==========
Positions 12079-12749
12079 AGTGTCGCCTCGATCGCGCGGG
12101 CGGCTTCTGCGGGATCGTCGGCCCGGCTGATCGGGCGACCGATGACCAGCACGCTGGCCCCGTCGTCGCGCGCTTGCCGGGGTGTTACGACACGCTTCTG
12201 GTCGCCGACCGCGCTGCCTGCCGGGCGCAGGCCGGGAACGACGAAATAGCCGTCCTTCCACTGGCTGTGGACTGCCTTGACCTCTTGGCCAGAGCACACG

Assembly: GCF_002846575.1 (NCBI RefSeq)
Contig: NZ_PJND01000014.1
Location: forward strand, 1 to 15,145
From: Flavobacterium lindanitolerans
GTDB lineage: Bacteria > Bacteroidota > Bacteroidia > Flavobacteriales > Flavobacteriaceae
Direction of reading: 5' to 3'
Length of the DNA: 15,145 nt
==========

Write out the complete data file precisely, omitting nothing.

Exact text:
Positions 12079-12749
12079 AGTGTCGCCTCGATCGCGCGGG
12101 CGGCTTCTGCGGGATCGTCGGCCCGGCTGATCGGGCGACCGATGACCAGCACGCTGGCCCCGTCGTCGCGCGCTTGCCGGGGTGTTACGACACGCTTCTG
12201 GTCGCCGACCGCGCTGCCTGCCGGGCGCAGGCCGGGAACGACGAAATAGCCGTCCTTCCACTGGCTGTGGACTGCCTTGACCTCTTGGCCAGAGCACACG

Assembly: GCF_002846575.1 (NCBI RefSeq)
Contig: NZ_PJND01000014.1
Location: forward strand, 1 to 15,145
From: Flavobacterium lindanitolerans
GTDB lineage: Bacteria > Bacteroidota > Bacteroidia > Flavobacteriales > Flavobacteriaceae
Direction of reading: 5' to 3'
Length of the DNA: 15,145 nt